Is Mitt Romney the GOP’s Michael Dukakis?
posted at 4:15 pm on October 29, 2011 by Karl
The answers are “yes,” quite a bit of “probably not” and a little bit of “maybe so.”
George Will’s blistering column about Mitt Romney’s candidacy can be split into two parts. The first part explores a few of Romney’s mryiad flip-flops, straddles and waffles on various issues. Is Will right about Romney being the “pretzel candidate”? Yes. Indeed, on this point, Will did not even scratch the salt off the pretzel.
However, it’s the second, shorter conclusion of Will’s column that is getting the buzz in political circles:
Romney, supposedly the Republican most electable next November, is a recidivist reviser of his principles who is not only becoming less electable; he might damage GOP chances of capturing the Senate. Republican successes down the ticket will depend on the energies of the Tea Party and other conservatives, who will be deflated by a nominee whose blurry profile in caution communicates only calculated trimming.
Republicans may have found their Michael Dukakis, a technocratic Massachusetts governor who takes his bearings from “data” (although there is precious little to support Romney’s idea that in-state college tuition for children of illegal immigrants is a powerful magnet for such immigrants) and who believes elections should be about (in Dukakis’s words) “competence,” not “ideology.” But what would President Romney competently do when not pondering ethanol subsidies that he forthrightly says should stop sometime before “forever”? Has conservatism come so far, surmounting so many obstacles, to settle, at a moment of economic crisis, for this?
Although the future is full of possibilities, Will is probably wrong about most of this. The general consensus among political scientists is that in presidential elections, the dominant factor is the economy, with candidate ideology being a distant second. Indeed, the studies suggest that a moderate does 1% or 2% better. For those skeptical of academic consensus, note this finding holds for Democrats as well as Republicans. The general rule seems to be holding up this year, as public opinion polling generally has shown Romney a few points more competitive than NotRomney against Obama throughout the campaign to date. Of course, state level results are more important than national polling, but if the GOP nominates NotRomney, Team Obama will run the 2010 playbook by which Dems won Senate campaigns in key states by painting all those tea party energies as extremism (I question whether that strategy would be effective, but consider that Dems are likely to have more favorable turnout demographics in a presidential election than in a midterm).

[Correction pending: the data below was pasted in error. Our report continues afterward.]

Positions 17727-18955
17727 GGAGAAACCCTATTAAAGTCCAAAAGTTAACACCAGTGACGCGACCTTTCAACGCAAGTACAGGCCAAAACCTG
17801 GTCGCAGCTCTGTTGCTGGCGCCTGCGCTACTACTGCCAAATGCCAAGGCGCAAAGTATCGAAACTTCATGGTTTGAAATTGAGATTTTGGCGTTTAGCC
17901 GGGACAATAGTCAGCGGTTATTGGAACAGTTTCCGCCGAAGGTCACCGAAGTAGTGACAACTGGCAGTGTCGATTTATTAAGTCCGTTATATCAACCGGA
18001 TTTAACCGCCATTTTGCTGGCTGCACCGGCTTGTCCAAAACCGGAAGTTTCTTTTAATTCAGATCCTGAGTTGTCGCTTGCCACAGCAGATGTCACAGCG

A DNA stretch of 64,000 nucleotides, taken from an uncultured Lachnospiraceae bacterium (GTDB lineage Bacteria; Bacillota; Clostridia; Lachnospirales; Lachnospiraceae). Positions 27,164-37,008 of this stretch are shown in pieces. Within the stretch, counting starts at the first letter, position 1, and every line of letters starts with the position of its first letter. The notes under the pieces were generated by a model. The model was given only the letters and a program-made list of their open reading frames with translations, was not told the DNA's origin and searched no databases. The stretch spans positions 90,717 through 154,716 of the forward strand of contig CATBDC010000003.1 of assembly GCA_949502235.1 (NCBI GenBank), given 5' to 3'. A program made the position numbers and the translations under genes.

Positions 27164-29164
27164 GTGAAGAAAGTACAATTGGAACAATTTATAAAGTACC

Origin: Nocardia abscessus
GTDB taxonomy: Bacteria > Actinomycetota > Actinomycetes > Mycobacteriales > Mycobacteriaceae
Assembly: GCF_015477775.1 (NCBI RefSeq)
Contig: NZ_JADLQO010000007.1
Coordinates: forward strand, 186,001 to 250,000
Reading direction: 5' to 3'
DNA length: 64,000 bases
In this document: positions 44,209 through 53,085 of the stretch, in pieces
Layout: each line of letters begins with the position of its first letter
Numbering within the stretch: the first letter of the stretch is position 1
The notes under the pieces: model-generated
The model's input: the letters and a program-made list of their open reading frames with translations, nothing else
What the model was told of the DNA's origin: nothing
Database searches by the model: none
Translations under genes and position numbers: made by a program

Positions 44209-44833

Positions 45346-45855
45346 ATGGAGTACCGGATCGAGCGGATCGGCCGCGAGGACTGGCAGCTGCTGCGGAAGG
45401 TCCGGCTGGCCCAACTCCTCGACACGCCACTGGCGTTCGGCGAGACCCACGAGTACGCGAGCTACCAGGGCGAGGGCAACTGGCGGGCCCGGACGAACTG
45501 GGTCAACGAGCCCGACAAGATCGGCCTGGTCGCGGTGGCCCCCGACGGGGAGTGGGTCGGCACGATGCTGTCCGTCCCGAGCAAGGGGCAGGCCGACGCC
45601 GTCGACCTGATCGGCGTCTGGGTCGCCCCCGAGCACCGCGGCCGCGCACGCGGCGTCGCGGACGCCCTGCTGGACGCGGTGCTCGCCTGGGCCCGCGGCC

Moreover, it is far from clear that having Romney at the top of the ticket would drag down Senate candidates. Will provides no examples of where he thinks it might happen. Notably, 2012 GOTV efforts will be conducted by groups affiliated with both Karl Rove and the Koch Bros. More conservative Senate candidates will likely get assistance from the latter, and possibly from the former (In 2010, American Crossroads stepped up in Nevada after the RNC and NRSC ran away).
Is Mitt Romney the GOP’s Michael Dukakis? Here again, Dukakis performed about as well in 1988 as would be predicted from the economy at the time. Although we remember his missteps as a candidate, we tend to forget that the effect of those missteps was marginal. Furthermore, as noted, to the extent Romney is a squish, it marginally helps him, relative to a NotRomney nominee.
None of which is intended to dismiss marginal effects. In a close election, what happens at the margin is important, perhaps crucial. Thus, whether Will is ultimately right depends on the reader’s own assessment about how close the election may be, which ought to turn mostly on the reader’s certainty in his or her forecast for the economy.
On another level, Will’s final question is perhaps not quite the dig at Romney it seems to be in print. Has conservatism come so far to settle for this? If NotRomney voters cannot settle on a consensus NotRomney candidate, conservatism will have to settle for Romney. And that is not Romney’s fault in the slightest. Will’s real dig may be at what conservatism has managed to produce as the alternative to Romney.
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